Most people back in the time loved the classic duo of Khanh Ly and Trinh Cong Son. So it was not easy for them to tolerate his music being expressed in unorthodox ways. But times have changed. We understand that the youth now have musical preferences very different from ours.
And the good thing is that Tring Cong Son’s music remains inclusive. It’s not fixated on a particular style or performer. It doesn’t discriminate against people based on their age, cultural or artistic background, just like how its author never did.
Why did you start the Trinh Cong Son Foundation? What does it take to be a recipient of Trinh Cong Son’s Scholarship?
My brother dedicated a big part of his life to nurturing new talents. He was an advocate, a mentor, and a sponsor to young scholars and budding artists. The Trinh Cong Son Foundation aims to continue his mission of empowering youth. We dream of a future where our homeland is built and run by well-educated, ethical citizens, and this is a way to make it happen.
We offer valuable, yet highly selective scholarships. Talent is just one of our criteria. In order to be chosen, the applicant also needs to display certain ethics that reflect our core values. Our ideal recipient is someone who remains modest, egalitarian, and persistent in their learning regardless of their merits.
As part of the selection process, we interview both the applicant and his/her family to get a well-rounded perspective. We have, in the past, rejected brilliant applicants whose ethics we questioned. But we also have made choices we’re happy with, such as giving out scholarships to Trong Nhan and An Tran.
Your brother was the first Vietnamese artist whose songs became hits in Japan. How exactly was Trinh Cong Son’s music brought to Japan?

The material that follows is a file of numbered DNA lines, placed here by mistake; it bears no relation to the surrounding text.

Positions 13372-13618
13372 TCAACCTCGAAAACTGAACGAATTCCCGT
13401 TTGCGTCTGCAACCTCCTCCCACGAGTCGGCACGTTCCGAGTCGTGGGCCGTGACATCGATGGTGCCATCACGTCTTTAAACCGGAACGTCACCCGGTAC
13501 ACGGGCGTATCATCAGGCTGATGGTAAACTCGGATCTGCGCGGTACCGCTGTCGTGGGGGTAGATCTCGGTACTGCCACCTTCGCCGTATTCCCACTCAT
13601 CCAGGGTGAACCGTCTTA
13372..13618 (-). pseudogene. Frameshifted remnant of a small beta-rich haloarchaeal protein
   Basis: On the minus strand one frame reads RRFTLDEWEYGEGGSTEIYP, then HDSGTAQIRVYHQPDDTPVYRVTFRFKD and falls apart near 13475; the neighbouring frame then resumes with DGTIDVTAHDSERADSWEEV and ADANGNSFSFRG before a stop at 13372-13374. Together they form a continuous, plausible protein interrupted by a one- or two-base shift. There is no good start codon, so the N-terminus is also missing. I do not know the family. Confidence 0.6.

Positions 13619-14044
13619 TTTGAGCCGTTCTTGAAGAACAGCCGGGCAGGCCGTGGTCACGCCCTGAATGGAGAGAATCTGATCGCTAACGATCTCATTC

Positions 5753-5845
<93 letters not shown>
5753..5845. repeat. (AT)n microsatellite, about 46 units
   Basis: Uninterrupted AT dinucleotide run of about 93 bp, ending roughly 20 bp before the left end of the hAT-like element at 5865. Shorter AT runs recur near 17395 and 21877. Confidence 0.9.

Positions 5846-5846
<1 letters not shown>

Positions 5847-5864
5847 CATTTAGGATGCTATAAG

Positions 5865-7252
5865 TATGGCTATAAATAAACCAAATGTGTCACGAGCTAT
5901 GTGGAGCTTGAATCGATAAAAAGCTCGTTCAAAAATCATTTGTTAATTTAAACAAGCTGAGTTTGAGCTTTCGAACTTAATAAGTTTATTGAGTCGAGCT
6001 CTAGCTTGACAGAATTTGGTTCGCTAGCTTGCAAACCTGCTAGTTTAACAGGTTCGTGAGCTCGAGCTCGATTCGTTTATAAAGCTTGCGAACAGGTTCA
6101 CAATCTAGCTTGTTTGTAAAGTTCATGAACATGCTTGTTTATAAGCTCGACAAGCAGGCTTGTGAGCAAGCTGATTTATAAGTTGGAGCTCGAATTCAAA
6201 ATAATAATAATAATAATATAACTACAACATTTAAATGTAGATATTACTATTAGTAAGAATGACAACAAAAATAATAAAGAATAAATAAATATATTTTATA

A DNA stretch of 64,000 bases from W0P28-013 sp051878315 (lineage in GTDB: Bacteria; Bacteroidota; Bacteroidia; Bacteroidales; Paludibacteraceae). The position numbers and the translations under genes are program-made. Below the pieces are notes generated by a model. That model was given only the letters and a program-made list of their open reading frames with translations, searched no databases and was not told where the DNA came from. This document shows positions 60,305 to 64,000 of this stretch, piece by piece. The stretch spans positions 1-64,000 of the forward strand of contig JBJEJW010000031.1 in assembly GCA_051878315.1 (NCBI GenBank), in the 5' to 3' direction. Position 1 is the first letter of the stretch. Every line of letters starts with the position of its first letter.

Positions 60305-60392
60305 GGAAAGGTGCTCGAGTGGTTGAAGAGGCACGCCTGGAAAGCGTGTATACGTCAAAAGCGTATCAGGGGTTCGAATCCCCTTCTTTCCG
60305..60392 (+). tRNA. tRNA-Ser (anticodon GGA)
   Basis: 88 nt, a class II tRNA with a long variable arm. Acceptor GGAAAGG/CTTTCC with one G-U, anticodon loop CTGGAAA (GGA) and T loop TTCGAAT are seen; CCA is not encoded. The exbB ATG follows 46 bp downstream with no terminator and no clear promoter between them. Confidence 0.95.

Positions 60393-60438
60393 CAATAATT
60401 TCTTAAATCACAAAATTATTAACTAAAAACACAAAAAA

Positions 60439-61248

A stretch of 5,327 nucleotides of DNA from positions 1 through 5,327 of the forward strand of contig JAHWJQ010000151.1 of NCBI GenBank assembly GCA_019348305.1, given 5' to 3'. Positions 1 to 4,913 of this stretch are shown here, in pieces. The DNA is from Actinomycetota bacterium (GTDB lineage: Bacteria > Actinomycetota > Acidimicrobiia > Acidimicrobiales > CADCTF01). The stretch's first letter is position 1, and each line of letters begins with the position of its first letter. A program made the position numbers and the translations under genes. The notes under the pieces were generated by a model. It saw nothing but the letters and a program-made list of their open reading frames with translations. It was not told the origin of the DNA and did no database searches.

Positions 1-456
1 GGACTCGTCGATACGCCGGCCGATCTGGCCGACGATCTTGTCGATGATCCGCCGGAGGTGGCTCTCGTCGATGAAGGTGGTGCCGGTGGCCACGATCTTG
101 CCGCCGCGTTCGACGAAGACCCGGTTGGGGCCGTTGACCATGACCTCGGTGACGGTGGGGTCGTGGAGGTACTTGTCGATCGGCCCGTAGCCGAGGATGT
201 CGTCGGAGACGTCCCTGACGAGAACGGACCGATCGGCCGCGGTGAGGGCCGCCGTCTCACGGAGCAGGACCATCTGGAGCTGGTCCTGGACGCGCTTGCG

It was all thanks to the Japanese reporters who came to Vietnam during the war, some of whom never came back. The returnees told NHK (Japan Broadcasting Corporation) about an anti-war musician whose songs were sung by millions of Vietnamese in their darkest times. NHK then invited the musician–my brother–to perform in Japan.
After that, his singles such as “Diem xua” and “Ngu di con” went on to sell 2 million copies all over Japan. They were also made popular by Tokiko Kato, a Japanese diva famous for her anti-war activism. It was during the 60s, even before Michael Jackson came to the country. Considering how conservative the Japanese society was back then, my brother broke the record as a foreign artist.
Decades later, in an APEC meeting, I performed “Diem xua” in front of the Japanese delegation. At the end I told them the song was written by my older brother. They couldn’t believe their ears. It was so popular that they had always assumed the song was originally Japanese.
Music aside, what was Trinh Cong Son’s personal connection with Japan?
The most passionate connection between my brother and Japan must be Doctor Michiko Yoshii, his ex-fiance. A graduate student in Paris, Ms Yoshii was fascinated by Vietnamese culture and music. That was how she came to know of my brother. She wrote her master’s thesis on his works.
When the two of them finally had the chance to meet in Saigon, she could already his songs in perfect Vietnamese. They fell in love and decided to get married. But eventually my brother called it off. The full story will soon be told on screen.
On 28/02/2019, his 80th birthday, Trinh Cong Son became the first Vietnamese artist to be featured by Google Doodle on the search engine’s homepage. What was the experience like for your family?
It was a memorable day for our family. Five minutes past midnight, we started receiving calls and messages from our friends and family all over the world. My brother’s fans were thrilled. The press was intrigued. Within just one day we recorded 300 articles written about him on the internet. Coincidentally, it was also the day Kim Jong Un and Donald Trump met in Hanoi for a summit on nuclear weapons and world peace.
Actually, we already knew about the Google initiative six months prior to that. After receiving a thoughtful, impressive proposal from their Headquarters in Singapore, we happily signed our consent.
This post is also available in: Vietnamese